After just two days, Florida ended its controversial black bear hunt because a higher than expected number of bears had been killed.
Wildlife authorities said late on Sunday that 295 bears were taken overall, nearing the official limit.
The Florida fish and wildlife conservation commission (FWC) posted a statement on its website saying it had closed the 2015 hunt because it was approaching an agency “objective” of 320 bears overall.
“The 2015 bear hunt is officially over,” the statement said.
Wildlife officials had already shut down hunting in designated central and east Panhandle regions of Florida after the first day, Saturday.
They said 112 bears were killed in the Panhandle region at last count, nearly triple the 40 kill limit for that area. In the central region, 139 bears were killed, it said.
The agency’s statement added that 23 bears were taken in the north unit at last count and 21 bears in the south unit before those final two areas were closed on Sunday to hunting.
“From a biological sustainable population perspective, none of these numbers are worrisome to us. We have large growing bear populations,” said the FWC’s Thomas Eason, speaking on Sunday before the overall hunt had ended.
The statement late on Sunday said additional north and south units were closed to hunting after the second day, meaning hunting had ended in all four “bear management units” were it was allowed.
Authorities said they were not alarmed by the numbers, saying the figures suggested the bear population was higher than they thought. The hunt was approved earlier this year after considerable and contentious debate.
Backers estimated Florida’s black bear population had grown to 3,500 – from a few hundred in the 1970s. But opponents challenged those numbers.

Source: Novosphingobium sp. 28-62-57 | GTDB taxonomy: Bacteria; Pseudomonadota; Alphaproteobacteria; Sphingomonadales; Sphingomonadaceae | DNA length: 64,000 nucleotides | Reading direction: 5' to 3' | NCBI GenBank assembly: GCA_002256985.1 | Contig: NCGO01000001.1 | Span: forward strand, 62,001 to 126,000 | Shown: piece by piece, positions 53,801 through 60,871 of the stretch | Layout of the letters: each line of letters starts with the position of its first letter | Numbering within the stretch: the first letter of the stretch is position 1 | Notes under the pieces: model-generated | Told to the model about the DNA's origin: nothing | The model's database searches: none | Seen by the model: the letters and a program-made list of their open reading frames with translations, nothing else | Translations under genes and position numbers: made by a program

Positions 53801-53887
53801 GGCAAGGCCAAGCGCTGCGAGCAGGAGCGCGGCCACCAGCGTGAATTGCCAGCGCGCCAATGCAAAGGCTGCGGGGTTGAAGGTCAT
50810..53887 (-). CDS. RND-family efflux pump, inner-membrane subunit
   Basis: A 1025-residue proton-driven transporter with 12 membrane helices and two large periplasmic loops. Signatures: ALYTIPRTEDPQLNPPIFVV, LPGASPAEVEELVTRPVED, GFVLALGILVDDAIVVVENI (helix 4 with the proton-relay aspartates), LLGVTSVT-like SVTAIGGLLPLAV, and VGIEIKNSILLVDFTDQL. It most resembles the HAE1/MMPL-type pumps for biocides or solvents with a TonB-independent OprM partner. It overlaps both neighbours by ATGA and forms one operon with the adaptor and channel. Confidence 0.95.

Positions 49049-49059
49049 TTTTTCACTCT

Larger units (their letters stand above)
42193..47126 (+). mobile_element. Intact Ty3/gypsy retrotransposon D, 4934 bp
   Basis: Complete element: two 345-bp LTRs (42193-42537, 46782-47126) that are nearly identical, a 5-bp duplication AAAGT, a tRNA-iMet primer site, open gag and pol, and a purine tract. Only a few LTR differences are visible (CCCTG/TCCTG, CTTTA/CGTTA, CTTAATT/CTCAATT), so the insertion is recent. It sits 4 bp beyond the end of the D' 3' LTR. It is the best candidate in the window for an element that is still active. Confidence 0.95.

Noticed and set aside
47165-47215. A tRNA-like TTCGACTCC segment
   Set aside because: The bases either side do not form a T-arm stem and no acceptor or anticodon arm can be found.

More than 30 states allow bear hunting in some form, officials said.
Earlier on Sunday, the agency’s executive director, Nick Wiley, said the agency closely monitored the numbers of bears taken and was already leaning toward ending the hunt after two days.
The agency’s subsequent statement late on Sunday said the agency “took a conservative approach … building in buffers so the number of bears harvested would stabilize growing populations while ensuring a continuation of healthy bear numbers”.
More than 3,200 hunters purchased permits to participate, including 1970s rocker Ted Nugent and Liesa Priddy, a rancher and FWC member who voted to approve the new hunts.
Backers of the hunt said growing numbers of bears presented a safety problem, as close encounters with bears made headlines in recent months. Activists have argued that the state should instead focus on curbing nuisance bears and assuring safety through trash management and other means. Opponents of the hunt staged protests around the state over the weekend.
Officials set up 33 stations where hunters were required to record each kill within 12 hours, with some of the last stations to remain open until noon on Monday.
Hunters were prohibited from using dogs or bait to lure the bears, and could only kill bears weighing more than 100lb, among other restrictions.
Among the weapons allowed were shotguns, bows, pistols, revolvers and crossbows.
This article was first published by The Guardian on 26 Oct 2015.
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